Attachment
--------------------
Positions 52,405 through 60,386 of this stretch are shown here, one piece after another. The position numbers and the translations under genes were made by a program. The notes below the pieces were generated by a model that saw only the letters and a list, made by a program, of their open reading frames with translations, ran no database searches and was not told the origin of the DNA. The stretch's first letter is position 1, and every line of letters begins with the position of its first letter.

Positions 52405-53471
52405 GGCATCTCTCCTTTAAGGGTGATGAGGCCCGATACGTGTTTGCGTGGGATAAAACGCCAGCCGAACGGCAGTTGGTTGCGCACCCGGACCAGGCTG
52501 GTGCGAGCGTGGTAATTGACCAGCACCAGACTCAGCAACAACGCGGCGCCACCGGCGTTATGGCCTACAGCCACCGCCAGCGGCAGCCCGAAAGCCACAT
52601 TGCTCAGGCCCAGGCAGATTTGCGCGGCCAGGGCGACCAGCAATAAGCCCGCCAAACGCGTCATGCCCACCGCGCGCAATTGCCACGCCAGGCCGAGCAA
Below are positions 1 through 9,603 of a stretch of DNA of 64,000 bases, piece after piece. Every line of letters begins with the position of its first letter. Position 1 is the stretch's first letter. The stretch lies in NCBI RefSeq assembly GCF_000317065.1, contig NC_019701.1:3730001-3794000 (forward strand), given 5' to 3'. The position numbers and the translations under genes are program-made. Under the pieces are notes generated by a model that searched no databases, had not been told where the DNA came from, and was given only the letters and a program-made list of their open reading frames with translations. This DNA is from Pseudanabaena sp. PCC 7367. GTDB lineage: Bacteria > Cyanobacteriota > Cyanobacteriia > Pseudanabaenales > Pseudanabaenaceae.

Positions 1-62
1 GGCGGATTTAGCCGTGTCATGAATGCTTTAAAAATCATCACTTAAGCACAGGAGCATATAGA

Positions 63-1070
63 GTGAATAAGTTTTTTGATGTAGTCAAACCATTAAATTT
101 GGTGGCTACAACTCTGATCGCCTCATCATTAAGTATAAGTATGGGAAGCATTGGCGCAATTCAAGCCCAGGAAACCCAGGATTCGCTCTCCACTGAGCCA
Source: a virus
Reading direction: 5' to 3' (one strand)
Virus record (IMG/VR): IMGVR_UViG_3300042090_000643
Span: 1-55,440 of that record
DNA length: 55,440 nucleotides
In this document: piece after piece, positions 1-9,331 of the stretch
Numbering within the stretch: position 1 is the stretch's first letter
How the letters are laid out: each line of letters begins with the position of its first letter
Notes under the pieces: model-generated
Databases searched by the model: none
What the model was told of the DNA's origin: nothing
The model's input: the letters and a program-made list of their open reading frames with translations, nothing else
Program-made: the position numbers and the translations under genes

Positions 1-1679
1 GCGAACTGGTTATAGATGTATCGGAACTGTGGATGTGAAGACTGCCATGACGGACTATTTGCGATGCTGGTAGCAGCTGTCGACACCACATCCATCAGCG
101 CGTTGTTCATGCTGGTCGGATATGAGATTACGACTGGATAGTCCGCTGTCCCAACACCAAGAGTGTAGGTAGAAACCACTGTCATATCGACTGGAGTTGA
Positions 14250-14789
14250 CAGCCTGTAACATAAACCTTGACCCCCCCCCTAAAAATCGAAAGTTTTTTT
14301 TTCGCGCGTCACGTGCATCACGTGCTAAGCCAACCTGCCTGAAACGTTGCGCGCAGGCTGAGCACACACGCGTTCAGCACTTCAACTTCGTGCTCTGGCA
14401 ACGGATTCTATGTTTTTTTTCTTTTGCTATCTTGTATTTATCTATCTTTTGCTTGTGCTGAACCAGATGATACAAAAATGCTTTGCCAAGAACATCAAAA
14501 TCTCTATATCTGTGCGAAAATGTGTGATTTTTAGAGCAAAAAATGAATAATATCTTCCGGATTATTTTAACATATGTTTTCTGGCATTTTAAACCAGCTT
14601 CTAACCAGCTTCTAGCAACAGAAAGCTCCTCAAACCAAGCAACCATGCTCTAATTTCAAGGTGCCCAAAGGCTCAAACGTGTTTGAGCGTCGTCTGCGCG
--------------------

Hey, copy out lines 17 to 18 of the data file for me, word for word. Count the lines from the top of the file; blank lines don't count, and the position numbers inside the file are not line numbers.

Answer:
In this document: piece after piece, positions 1-9,331 of the stretch
Numbering within the stretch: position 1 is the stretch's first letter